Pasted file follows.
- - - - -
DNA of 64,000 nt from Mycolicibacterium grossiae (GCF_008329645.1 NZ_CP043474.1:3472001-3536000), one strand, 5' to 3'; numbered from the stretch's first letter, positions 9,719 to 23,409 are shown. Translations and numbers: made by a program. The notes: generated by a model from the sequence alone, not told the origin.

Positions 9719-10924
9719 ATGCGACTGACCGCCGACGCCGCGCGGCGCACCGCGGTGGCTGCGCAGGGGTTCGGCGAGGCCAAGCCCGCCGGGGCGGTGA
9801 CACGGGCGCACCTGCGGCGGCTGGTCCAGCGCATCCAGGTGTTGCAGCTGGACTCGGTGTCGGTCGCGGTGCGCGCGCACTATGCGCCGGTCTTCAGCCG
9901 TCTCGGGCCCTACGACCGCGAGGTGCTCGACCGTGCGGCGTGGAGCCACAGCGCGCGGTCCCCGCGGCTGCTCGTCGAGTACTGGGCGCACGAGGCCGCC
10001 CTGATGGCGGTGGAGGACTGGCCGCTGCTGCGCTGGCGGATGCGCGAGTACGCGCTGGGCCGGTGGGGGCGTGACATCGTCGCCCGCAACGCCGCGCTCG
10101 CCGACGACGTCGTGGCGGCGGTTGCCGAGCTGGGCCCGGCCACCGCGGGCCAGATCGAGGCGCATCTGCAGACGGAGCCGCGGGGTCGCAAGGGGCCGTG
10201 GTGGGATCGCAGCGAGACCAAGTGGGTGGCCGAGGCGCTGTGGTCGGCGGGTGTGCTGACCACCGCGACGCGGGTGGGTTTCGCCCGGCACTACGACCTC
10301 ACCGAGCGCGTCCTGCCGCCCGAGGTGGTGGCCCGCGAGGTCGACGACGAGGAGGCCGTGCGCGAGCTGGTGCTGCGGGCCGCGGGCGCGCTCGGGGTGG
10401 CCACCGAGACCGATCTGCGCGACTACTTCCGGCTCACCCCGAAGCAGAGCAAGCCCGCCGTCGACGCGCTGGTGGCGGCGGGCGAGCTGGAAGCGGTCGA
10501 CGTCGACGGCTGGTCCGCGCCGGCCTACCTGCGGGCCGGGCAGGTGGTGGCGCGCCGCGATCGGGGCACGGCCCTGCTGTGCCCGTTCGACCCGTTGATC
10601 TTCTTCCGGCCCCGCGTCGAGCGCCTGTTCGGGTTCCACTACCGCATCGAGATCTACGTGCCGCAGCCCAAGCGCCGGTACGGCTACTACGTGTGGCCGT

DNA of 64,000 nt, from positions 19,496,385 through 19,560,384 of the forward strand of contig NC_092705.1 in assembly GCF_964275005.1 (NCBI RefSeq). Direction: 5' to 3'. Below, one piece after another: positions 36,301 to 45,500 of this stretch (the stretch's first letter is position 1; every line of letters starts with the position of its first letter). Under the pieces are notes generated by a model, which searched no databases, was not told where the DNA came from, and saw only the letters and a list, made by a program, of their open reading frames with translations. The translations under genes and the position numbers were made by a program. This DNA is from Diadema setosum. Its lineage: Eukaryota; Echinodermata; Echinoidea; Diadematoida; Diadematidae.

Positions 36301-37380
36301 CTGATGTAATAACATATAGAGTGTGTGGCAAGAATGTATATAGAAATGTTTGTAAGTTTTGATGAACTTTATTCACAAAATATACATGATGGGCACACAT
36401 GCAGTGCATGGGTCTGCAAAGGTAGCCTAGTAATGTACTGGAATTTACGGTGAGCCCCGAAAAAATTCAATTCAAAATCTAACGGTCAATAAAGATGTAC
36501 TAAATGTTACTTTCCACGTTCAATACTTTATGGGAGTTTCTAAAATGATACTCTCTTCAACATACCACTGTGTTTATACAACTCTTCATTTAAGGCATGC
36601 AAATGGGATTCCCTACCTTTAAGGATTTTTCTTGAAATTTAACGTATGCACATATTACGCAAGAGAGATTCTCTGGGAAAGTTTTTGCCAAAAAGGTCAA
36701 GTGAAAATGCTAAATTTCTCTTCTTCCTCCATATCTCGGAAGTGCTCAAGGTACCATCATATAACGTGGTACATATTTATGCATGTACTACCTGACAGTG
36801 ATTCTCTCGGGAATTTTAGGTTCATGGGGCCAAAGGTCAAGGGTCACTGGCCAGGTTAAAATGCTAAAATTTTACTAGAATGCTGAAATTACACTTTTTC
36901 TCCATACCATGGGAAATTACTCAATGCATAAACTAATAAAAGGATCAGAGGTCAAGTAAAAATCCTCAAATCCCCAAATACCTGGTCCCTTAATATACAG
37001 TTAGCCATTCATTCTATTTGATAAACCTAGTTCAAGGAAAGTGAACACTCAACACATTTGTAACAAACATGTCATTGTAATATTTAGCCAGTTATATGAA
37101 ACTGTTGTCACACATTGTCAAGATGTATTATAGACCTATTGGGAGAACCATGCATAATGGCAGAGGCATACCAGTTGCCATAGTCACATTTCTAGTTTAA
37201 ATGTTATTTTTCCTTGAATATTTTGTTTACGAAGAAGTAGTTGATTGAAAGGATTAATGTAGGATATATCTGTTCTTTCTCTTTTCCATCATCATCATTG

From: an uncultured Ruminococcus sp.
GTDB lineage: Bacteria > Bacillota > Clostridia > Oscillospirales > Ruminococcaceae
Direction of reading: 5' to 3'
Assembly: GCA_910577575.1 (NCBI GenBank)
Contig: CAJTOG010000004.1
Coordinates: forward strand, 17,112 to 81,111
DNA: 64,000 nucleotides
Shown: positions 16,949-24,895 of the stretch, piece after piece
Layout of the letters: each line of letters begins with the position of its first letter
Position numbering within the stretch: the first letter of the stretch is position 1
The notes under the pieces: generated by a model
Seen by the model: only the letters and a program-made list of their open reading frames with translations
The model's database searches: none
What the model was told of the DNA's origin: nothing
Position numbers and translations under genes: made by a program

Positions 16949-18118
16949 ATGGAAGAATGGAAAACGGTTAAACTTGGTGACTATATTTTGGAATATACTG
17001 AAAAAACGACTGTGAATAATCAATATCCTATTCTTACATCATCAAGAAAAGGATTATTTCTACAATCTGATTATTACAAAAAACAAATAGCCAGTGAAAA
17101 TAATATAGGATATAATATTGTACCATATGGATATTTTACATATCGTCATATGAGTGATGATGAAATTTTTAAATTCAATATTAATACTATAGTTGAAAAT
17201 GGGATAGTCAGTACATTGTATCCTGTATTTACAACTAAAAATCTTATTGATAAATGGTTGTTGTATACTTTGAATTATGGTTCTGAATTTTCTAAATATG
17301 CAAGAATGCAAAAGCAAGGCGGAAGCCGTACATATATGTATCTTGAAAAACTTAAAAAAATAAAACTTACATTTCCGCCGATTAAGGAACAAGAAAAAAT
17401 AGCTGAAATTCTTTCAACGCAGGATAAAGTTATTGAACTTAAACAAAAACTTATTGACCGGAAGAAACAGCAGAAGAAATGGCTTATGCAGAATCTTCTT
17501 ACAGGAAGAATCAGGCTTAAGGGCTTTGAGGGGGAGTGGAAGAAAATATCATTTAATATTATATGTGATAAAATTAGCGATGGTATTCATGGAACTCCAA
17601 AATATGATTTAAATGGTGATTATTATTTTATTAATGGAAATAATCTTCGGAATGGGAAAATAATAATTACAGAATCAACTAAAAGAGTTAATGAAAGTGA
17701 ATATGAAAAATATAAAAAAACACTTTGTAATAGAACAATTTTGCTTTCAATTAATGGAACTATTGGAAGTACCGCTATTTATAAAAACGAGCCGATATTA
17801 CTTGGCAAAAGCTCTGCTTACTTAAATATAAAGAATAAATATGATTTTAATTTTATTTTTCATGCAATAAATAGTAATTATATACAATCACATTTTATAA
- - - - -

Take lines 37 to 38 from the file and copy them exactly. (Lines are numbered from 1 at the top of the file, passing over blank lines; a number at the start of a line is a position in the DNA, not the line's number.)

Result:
The model's database searches: none
What the model was told of the DNA's origin: nothing